Loan Modification FAQ
- What is a loan modification?
- How long does it take to get a loan modification?
- Do I need to be behind on my mortgage payments to qualify for a loan modification?
- What happens to a file once it is submitted?
- How do I know if I’m in foreclosure (CA only)?
- What is a Notice of Trustee’s Sale?
- Can I still apply for a loan modification if I have received a NOD or NOT?
- Can I apply for a loan modification on my investment property?
- What are the requirements to qualify for a loan modification?
- Are there other ways to save my home aside from a loan modification?
A loan modification is an agreement between you and your lender to change the terms of your loan. Loan modifications are usually granted in the form of an interest rate reduction, an extension of the loan term, changing the nature of the loan (from variable to fixed), or a principle reduction.
The average loan modification takes between four to six months.
Not necessarily. However, many lenders will only work with you if you are late or have missed payments.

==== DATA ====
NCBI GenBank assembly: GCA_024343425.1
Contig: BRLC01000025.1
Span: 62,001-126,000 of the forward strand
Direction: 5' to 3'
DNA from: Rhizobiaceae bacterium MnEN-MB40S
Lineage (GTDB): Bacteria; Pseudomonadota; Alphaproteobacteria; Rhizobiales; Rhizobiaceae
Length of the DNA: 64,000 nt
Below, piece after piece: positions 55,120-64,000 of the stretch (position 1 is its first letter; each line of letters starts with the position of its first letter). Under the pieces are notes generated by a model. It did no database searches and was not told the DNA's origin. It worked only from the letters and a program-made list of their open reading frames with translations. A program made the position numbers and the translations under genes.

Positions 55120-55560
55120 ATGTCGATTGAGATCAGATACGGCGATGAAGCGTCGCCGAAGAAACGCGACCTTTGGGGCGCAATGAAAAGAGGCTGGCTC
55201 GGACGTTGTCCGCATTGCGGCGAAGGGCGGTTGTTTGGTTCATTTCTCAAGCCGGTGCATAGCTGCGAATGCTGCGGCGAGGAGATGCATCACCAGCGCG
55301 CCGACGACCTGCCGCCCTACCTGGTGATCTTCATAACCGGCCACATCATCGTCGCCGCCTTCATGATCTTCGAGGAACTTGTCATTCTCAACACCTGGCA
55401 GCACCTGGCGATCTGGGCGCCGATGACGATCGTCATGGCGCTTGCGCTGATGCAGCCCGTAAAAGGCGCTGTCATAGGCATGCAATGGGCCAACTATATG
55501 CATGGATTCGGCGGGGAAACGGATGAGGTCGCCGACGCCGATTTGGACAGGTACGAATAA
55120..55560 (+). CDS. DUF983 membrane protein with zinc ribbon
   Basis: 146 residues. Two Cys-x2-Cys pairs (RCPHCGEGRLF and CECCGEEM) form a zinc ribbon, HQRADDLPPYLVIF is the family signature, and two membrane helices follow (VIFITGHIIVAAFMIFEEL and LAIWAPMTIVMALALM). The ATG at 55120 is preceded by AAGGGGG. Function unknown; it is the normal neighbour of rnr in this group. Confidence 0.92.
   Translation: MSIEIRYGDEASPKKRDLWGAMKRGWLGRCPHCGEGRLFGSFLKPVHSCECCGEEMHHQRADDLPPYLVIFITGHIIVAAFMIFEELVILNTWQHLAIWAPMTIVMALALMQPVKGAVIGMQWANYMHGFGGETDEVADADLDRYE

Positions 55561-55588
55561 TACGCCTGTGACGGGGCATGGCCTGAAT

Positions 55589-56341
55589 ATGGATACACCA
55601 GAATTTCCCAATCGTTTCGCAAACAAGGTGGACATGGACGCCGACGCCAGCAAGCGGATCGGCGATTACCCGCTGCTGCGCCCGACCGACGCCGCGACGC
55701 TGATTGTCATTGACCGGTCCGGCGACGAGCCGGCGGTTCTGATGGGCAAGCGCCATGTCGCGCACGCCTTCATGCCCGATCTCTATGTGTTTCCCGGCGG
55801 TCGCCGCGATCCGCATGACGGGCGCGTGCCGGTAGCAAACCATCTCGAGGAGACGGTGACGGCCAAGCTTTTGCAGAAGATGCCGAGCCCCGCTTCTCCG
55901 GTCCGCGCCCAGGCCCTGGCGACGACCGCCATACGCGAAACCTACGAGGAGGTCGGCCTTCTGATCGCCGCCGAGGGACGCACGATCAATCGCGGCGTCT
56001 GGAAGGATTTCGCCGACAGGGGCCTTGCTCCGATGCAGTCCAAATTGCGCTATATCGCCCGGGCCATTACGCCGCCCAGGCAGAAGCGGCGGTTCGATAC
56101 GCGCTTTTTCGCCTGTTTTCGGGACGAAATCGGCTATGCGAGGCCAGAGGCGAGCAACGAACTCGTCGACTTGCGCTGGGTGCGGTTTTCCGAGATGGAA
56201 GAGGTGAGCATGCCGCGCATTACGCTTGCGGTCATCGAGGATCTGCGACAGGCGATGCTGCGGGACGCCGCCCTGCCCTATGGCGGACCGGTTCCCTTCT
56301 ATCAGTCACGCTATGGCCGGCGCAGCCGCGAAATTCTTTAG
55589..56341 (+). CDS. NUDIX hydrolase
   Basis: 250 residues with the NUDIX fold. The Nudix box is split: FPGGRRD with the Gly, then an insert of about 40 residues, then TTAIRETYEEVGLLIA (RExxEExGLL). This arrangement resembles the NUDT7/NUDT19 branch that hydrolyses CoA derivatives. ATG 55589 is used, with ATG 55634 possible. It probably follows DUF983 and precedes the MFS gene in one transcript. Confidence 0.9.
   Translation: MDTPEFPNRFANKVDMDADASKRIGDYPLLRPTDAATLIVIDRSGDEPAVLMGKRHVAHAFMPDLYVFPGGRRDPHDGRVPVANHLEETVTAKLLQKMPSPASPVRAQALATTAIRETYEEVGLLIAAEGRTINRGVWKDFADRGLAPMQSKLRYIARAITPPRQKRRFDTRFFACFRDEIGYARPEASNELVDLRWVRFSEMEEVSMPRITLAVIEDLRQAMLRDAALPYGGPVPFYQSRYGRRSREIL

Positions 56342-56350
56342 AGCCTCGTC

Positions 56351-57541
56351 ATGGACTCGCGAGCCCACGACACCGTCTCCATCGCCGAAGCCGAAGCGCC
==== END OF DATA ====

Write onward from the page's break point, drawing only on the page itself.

The lender enters the submitted information into their computer systems. All banks vary on the time it takes to process files, whether they assign it immediately to a negotiator or whether the file makes its way through many levels of review before it is actually assigned to a negotiator. The bank may need additional information or documentation prior to making its decision. It’s your responsibility to maintain regular contact and provide additional documentation if necessary.
If the negotiator recommends approval, your file goes to the underwriting department for a final review.
You will receive a document titled “Notice of Default” (NOD). The NOD will be recorded in the County Recorder’s Office, and it will state a period of time that the lender must wait prior to issuing a “Notice of Trustee Sale” (NOT). In California, once a lender issues a NOD it must wait a minimum of 90 days before issuing a NOT.
A NOT records an official auction date on which the subject property may be sold. The NOT will state when and where the property will be sold.
Yes, however, you will need to work fast to submit your package to the lender, and you may need to request a postponement if a trustee’s sale date has been scheduled.
This depends on your particular lender, however, most banks have loan modification programs for investment properties.
Lenders look at two primary factors. First, you must show proof of financial hardship. Secondly, you must show proof of your ability to pay if the lender were to modify your loan. Lenders also use a net present value test to determine whether it makes financial sense for them to modify a particular loan.
Yes. Some of these alternatives include a short-pay refinance or filing a chapter 13 bankruptcy petition. You should consult an attorney who can analyze your financial situation and recommend a solution which meets your goals and serves your best interests.